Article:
These webquests are specific to our learners at the ELTC, but these could obviously be adapted to whatever subject you are teaching.

Could all of these tasks have been done as easily on a netbook or a tablet? On a netbook probably yes, but using a device with Windows would have meant slower boot up times and shorter battery life. And on an administrative level, the amount of maintenance needed for a Windows device (installing programmes, anti-virus etc) is far greater than a Chromebook, so life is much easier on the technicians. As for a tablet, probably not, Google Docs is still awkward on both ios and Android and I’m not sure how well a tablet could handle the kind of task-switching needed for some of these activities.

As a teacher and technology coordinator, I’m very happy with the Chromebooks, minimal training and upkeep, excellent battery life and portability and most of all they allow students and teachers to engage both with each other and with the technology at the same time.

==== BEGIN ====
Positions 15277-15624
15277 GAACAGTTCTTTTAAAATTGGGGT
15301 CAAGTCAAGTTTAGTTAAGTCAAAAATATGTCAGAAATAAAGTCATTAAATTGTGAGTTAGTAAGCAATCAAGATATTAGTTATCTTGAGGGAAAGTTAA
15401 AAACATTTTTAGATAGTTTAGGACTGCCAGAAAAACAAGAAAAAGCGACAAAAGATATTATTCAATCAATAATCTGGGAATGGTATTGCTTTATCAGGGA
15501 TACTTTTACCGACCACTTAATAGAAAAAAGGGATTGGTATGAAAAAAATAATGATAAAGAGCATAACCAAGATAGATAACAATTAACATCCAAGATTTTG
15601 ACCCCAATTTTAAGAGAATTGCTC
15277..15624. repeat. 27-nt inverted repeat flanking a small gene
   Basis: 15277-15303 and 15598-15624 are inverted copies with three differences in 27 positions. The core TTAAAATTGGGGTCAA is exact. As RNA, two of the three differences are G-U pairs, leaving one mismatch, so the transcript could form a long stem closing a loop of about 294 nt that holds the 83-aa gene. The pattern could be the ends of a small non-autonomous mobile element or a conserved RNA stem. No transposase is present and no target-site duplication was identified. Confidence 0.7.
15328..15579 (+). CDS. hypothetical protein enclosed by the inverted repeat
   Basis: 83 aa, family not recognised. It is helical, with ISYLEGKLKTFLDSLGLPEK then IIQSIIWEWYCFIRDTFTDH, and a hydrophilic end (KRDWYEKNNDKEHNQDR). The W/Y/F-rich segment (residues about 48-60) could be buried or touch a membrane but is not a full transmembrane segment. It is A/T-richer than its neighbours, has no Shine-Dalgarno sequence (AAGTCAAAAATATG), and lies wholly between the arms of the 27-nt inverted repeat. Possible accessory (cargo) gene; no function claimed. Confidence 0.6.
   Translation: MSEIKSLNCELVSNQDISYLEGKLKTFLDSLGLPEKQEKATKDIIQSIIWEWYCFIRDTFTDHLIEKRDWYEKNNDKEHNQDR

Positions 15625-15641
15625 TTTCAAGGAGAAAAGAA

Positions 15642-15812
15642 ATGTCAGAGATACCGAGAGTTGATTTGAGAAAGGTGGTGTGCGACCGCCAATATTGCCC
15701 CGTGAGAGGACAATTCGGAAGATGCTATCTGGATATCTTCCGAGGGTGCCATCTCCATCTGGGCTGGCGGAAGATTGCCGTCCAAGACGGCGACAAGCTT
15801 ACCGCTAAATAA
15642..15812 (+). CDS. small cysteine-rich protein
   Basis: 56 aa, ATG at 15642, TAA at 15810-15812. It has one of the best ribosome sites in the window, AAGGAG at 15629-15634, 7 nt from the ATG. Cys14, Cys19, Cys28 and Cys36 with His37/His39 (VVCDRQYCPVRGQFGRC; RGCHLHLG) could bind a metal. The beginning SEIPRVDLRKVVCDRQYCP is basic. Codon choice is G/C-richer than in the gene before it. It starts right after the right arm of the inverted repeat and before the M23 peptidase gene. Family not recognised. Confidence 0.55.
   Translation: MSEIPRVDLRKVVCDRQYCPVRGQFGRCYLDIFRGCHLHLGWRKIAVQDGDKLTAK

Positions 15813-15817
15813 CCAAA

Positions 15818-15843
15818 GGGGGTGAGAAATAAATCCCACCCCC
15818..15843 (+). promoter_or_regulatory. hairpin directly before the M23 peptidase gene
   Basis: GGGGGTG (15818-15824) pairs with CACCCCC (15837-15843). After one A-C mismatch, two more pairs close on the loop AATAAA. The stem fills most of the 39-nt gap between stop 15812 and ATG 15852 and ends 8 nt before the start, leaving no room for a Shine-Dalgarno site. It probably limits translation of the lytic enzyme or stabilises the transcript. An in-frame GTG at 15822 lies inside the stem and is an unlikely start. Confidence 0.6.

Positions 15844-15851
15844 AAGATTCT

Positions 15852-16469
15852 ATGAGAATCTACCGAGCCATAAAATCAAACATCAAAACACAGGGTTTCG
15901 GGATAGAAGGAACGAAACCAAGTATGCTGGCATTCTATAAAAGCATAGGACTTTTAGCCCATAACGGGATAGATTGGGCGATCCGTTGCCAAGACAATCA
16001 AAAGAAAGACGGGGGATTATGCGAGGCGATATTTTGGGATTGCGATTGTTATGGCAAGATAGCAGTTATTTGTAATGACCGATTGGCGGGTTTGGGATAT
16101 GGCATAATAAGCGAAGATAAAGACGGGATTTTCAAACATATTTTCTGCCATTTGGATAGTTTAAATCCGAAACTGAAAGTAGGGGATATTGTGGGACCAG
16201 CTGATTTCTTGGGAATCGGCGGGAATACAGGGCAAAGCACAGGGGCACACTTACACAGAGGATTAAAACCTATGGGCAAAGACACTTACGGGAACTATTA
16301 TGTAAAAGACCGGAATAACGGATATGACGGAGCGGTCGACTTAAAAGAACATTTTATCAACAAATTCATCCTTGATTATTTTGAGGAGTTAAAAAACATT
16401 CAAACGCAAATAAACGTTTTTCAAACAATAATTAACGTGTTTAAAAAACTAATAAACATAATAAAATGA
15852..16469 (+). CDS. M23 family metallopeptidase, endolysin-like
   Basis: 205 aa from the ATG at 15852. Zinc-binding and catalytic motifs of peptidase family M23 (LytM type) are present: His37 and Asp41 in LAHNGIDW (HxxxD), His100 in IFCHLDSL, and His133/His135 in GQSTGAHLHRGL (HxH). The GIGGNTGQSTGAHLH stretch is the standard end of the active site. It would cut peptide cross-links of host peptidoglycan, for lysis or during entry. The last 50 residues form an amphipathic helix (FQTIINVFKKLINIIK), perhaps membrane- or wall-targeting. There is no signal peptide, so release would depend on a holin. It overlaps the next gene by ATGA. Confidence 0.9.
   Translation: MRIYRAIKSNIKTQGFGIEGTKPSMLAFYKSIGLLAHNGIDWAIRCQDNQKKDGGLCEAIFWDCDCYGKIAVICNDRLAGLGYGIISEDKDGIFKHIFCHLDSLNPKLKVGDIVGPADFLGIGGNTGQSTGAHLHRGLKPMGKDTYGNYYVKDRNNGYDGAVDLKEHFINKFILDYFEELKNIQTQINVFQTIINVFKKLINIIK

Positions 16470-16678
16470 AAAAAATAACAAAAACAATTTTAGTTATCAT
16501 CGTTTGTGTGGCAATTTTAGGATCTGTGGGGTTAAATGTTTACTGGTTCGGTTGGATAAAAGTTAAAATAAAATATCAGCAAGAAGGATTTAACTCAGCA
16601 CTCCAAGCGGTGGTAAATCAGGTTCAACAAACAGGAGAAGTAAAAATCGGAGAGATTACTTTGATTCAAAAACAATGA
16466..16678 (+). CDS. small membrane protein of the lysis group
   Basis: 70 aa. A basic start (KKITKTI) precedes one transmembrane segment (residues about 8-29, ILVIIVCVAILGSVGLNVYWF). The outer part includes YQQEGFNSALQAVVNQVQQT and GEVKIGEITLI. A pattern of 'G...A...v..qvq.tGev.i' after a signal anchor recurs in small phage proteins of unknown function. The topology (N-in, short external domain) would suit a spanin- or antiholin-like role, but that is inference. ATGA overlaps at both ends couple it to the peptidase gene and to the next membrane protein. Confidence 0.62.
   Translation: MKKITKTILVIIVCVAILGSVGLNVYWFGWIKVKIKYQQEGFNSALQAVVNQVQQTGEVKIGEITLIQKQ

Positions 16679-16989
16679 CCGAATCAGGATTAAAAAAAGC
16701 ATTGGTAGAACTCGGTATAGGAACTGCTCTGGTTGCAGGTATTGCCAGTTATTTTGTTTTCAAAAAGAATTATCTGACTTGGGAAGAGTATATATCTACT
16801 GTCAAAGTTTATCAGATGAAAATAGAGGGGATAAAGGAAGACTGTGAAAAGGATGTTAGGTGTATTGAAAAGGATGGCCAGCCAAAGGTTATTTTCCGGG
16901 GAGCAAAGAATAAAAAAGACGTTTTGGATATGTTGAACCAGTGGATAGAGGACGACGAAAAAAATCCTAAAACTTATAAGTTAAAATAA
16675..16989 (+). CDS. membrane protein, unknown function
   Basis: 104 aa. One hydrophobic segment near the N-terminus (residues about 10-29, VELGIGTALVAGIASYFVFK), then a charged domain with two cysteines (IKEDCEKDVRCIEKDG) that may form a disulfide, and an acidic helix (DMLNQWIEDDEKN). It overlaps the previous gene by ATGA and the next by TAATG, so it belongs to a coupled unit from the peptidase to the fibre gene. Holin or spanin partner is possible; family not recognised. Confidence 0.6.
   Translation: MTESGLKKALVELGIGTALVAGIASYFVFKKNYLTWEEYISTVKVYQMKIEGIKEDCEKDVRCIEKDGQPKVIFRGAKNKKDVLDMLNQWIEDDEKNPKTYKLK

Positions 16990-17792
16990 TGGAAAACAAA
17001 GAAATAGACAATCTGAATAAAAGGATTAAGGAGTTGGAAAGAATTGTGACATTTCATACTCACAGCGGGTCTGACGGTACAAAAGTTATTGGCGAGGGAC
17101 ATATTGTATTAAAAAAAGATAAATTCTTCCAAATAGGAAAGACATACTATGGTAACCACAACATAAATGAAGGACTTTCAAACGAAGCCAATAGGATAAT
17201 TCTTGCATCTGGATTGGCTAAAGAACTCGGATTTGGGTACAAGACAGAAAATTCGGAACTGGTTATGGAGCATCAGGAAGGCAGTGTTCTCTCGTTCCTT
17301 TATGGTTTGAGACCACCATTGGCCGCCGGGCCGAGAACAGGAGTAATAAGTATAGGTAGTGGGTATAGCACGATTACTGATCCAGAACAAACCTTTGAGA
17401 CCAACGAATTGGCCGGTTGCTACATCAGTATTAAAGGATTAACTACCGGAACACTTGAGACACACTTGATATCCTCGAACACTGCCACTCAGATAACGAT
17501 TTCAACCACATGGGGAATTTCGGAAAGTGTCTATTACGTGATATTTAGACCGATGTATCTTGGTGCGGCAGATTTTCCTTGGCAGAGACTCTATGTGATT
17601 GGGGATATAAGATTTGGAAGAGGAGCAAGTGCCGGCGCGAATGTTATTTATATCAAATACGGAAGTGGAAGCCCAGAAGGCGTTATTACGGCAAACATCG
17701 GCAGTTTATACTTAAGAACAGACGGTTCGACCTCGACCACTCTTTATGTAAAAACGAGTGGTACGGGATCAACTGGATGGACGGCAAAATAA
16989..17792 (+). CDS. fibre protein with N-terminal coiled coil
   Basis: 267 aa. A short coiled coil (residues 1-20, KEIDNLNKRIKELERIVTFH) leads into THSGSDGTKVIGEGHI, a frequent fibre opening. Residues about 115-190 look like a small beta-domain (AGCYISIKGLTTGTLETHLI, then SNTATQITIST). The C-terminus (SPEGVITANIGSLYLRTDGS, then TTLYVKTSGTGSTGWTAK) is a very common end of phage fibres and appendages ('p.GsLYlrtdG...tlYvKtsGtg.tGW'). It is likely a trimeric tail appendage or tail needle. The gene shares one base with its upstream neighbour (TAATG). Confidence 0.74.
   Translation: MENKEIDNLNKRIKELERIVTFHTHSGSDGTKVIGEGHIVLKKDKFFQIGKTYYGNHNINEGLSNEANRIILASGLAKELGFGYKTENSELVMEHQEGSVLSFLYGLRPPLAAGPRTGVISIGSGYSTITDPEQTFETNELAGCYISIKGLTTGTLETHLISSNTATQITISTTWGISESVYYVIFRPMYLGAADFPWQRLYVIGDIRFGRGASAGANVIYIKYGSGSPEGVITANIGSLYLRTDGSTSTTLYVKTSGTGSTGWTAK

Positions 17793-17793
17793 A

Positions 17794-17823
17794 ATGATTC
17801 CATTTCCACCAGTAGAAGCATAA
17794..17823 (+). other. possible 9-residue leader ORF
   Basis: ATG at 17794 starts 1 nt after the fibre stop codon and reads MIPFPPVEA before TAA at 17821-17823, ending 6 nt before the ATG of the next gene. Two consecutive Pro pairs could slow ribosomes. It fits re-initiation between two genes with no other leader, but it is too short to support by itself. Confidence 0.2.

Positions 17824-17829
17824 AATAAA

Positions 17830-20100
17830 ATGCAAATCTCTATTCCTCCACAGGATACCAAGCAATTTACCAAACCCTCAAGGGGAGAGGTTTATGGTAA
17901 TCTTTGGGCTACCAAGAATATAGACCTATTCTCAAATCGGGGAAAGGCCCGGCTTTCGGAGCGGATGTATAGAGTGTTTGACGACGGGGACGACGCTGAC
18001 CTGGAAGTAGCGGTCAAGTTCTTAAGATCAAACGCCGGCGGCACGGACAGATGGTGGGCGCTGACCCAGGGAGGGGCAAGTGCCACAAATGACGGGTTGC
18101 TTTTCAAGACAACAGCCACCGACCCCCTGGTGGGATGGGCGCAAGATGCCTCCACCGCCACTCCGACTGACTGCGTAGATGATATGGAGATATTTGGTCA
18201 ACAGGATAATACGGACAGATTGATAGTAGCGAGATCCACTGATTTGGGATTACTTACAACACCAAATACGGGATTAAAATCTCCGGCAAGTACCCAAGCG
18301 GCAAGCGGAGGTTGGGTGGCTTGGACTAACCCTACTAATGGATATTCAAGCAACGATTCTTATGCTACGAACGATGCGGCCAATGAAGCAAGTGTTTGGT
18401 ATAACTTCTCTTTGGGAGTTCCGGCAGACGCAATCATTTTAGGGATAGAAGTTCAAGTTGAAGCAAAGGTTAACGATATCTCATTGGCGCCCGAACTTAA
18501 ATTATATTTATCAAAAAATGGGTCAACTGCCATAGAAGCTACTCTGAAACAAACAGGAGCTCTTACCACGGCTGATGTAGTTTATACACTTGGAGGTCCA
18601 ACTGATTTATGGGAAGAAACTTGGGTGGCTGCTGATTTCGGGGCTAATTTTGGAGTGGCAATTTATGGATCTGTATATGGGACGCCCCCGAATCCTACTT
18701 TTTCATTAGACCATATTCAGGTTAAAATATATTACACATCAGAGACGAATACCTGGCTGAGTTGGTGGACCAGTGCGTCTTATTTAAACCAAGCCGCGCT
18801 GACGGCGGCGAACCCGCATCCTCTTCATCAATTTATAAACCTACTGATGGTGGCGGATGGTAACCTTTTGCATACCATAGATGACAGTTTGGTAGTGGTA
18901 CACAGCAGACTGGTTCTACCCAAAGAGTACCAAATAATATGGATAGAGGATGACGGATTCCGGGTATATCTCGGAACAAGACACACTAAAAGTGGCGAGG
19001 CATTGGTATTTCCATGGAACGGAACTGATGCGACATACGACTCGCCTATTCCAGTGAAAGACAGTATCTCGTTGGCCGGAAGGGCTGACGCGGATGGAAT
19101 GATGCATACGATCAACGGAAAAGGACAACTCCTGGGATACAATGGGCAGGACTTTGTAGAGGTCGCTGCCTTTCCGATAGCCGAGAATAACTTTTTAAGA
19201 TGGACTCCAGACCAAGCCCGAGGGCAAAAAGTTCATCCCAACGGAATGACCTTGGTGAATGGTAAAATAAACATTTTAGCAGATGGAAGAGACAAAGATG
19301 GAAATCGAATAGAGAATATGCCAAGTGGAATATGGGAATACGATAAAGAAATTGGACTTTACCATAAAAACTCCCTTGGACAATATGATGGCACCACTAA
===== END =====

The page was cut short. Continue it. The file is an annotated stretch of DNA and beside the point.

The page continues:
3 comments:

  1. Nice article. You're right - the webquest task in a Google doc would have been difficult on a tablet. I'm going with the Chromebook!

    ReplyDelete
    Replies
    1. Thanks Stuart, I'm glad we went with Chromebooks in the end, the price and the ease of switching between users make it much more manageable than tablets.

      Delete
  2. How do you upload documents/files created in the cloud (google docs or microsoft skydrive) via your Samsung chromebook to turnitin.com website widely used by teachers?